Two-Year Students Prevail

By Nathan Taylor in News

It’s commonly assumed that one needs four years of higher education to secure a solid career and support a family. However, students in Clark’s technical programs are doing their best to refute that claim.

According to the Office of Planning and Effectiveness, 73 percent of students who were in technical programs at Clark last year were employed within nine months of graduation. This is up from 71 percent three years ago. Additionally, 91 percent of students felt like they accomplished their goal at Clark and 76 percent of graduates were employed in their field of study.

This boost in employment can partially be credited to the improving economy, according to Regional Economist Scott Bailey. “There has been a lot of good job growth and there are better prospects than two years ago,” Bailey said. While he reported strong job growth across all fields, the fastest growing are healthcare, manufacturing and information technology.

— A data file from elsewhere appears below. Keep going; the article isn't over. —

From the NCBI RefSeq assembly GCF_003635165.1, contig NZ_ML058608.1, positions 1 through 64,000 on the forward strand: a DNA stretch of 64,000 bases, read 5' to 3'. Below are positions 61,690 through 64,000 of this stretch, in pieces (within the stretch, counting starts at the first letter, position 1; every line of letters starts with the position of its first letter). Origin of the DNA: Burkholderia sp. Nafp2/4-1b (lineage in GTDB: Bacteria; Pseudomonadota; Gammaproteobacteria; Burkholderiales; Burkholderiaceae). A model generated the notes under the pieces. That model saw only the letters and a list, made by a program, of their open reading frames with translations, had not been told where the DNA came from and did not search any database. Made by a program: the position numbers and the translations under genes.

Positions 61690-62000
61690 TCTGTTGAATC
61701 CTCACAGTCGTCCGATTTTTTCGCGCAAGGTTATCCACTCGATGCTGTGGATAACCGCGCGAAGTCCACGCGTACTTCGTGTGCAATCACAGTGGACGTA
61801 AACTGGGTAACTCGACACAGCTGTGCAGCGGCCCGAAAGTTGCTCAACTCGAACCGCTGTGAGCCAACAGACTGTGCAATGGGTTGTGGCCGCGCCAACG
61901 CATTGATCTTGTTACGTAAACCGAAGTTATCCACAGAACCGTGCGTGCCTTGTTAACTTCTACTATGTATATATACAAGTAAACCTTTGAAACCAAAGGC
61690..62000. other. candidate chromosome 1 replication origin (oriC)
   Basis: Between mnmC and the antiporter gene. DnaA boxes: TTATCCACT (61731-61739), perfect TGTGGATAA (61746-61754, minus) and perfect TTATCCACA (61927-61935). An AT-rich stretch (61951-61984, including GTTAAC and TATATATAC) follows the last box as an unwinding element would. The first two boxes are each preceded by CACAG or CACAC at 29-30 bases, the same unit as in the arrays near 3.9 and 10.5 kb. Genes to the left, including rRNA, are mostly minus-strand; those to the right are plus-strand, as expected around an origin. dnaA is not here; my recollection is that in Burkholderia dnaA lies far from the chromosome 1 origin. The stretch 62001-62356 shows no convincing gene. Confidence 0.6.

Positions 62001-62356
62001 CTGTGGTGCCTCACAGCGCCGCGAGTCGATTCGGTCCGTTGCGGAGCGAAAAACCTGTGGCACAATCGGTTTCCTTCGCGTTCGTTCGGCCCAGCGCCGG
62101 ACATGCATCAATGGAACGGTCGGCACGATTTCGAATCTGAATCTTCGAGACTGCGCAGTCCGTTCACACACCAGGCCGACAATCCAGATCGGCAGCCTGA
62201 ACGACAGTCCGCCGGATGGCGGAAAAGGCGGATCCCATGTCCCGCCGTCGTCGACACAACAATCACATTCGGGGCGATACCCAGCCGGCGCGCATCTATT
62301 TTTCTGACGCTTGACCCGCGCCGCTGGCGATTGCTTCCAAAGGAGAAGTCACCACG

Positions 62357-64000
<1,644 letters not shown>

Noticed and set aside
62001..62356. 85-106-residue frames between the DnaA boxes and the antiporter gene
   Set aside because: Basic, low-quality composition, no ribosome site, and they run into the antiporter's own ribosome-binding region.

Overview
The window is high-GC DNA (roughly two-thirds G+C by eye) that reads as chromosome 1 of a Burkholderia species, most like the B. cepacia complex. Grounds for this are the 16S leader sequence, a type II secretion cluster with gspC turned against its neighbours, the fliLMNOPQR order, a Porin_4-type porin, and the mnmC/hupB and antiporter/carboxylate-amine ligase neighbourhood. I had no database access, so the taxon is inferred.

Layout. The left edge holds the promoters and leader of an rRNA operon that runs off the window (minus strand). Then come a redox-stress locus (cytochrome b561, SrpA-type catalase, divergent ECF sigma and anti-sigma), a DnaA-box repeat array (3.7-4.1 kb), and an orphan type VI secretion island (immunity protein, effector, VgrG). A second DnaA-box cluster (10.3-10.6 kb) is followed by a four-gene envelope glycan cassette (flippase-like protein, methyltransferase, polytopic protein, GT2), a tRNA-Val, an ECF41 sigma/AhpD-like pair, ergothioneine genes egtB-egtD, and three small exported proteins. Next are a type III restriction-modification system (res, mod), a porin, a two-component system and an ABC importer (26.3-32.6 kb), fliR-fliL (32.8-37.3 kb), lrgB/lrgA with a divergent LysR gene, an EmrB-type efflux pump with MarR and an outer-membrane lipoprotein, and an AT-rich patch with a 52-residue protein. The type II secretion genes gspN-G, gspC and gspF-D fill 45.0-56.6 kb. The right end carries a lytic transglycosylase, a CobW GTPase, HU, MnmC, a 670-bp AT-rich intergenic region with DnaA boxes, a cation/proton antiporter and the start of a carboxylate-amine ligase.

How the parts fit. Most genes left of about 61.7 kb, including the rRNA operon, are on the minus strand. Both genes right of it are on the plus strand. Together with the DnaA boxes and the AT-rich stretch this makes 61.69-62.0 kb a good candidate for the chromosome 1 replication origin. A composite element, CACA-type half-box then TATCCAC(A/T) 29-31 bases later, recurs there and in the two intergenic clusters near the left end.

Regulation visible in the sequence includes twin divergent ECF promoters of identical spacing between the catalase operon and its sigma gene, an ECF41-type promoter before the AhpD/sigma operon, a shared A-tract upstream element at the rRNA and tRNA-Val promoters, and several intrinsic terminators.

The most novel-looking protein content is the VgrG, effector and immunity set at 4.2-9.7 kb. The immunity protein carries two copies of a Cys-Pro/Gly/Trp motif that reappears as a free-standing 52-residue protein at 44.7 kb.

Bailey suggested potential job seekers practice their soft skills, such as teamwork, promptness, and being people oriented.

Students practiced their skills on Clark’s “Career Days” April 27-29, where students met employers and distributed their resumes in hopes of landing a future career.

While job growth has gotten more people hired, problematic low wages could hinder people in supporting a family, said Bailey. He forecasted that wages could increase when unemployment drops to four percent. Unemployment currently sits just above five percent, according to the Bureau of Labor Statistics.

When students graduate, they often have to deal with student loan debt. The average college graduate had $29,000 in debt in 2012, according to Bailey. He encourages students not to use student loans, saying, “student loans are bad for the economy.”

Bailey would like to see the college system restructured, calling for less education in areas that are not useful job wise.

While the economy has improved, Bailey believes many problems that led to the recession have not been fixed, such as banks allowing clients to take part in risky investments. “The financial system is unstable,” Bailey said. He called for a system that would build new sewers and roads, while specifically hiring young people.

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